The Environment Ministry plans to raise the maximum fine for trafficking of endangered species by companies to ¥100 million from the current ¥1 million, ministry officials said Wednesday.
The penalty will be raised for the first time since the law on the conservation of endangered species took effect in 1993 to prevent illicit trading of wild animals and plants in danger of extinction.
The ministry will submit a bill to revise the law to the Diet during the current legislative session.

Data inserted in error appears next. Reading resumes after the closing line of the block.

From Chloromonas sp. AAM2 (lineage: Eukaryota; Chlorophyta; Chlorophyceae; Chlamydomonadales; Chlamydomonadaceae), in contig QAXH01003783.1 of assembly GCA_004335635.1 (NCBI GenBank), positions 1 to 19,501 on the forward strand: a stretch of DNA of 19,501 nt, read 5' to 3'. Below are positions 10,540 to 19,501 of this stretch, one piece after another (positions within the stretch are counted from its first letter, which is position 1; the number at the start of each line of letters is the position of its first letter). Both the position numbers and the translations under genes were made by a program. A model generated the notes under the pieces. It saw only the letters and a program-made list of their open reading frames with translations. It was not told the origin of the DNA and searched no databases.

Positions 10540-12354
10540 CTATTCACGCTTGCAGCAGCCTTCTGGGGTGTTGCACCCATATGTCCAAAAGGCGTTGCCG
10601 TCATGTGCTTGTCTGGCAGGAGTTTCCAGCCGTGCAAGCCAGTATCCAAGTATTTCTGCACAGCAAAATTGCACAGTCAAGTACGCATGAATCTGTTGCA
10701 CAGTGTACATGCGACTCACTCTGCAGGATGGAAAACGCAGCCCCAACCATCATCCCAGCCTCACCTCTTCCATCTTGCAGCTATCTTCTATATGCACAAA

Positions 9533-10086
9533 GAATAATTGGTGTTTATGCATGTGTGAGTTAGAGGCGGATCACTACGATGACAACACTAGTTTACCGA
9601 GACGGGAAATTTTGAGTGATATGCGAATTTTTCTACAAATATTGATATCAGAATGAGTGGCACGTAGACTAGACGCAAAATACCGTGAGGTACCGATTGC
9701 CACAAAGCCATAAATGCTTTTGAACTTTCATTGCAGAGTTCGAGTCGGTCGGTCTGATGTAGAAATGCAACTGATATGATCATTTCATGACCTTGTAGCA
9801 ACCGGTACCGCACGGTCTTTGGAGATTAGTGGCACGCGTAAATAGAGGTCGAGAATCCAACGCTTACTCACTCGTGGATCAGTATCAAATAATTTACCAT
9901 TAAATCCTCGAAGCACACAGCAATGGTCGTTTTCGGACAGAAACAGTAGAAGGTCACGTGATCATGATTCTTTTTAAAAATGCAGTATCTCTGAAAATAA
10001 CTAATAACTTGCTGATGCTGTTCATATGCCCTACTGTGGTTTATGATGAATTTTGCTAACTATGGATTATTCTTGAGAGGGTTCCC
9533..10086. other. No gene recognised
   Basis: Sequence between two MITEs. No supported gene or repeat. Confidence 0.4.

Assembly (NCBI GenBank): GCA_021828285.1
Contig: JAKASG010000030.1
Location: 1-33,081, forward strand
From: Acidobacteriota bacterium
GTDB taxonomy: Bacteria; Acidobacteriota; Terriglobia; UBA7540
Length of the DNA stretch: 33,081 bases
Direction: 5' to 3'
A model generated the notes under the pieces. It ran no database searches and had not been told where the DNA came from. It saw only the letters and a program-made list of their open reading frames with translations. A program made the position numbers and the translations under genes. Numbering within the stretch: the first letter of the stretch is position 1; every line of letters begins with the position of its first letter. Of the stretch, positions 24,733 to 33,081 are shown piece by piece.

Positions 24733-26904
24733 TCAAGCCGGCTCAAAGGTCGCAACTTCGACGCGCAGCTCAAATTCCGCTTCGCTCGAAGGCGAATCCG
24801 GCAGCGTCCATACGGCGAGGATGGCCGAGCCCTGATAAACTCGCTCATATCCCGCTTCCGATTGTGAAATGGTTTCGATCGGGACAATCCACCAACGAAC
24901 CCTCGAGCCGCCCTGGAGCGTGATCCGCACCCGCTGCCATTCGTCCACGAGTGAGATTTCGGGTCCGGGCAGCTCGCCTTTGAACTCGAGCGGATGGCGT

The maximum penalty for trafficking by individuals will be raised from one year in prison or a fine of ¥1 million to five years behind bars or a fine of ¥5 million.
The current fines are deemed too small to have a deterrent effect, in view of the vast profits that can be generated through trafficking of rare species, the officials said. In one case, two tortoises were sold for ¥7 million.
The ministry will also introduce a ban on advertisement for the sale of threatened wildlife.
Corporate violators will be slapped with a maximum fine of ¥20 million. Individuals will face a jail term of up to one year or a fine of up to ¥1 million.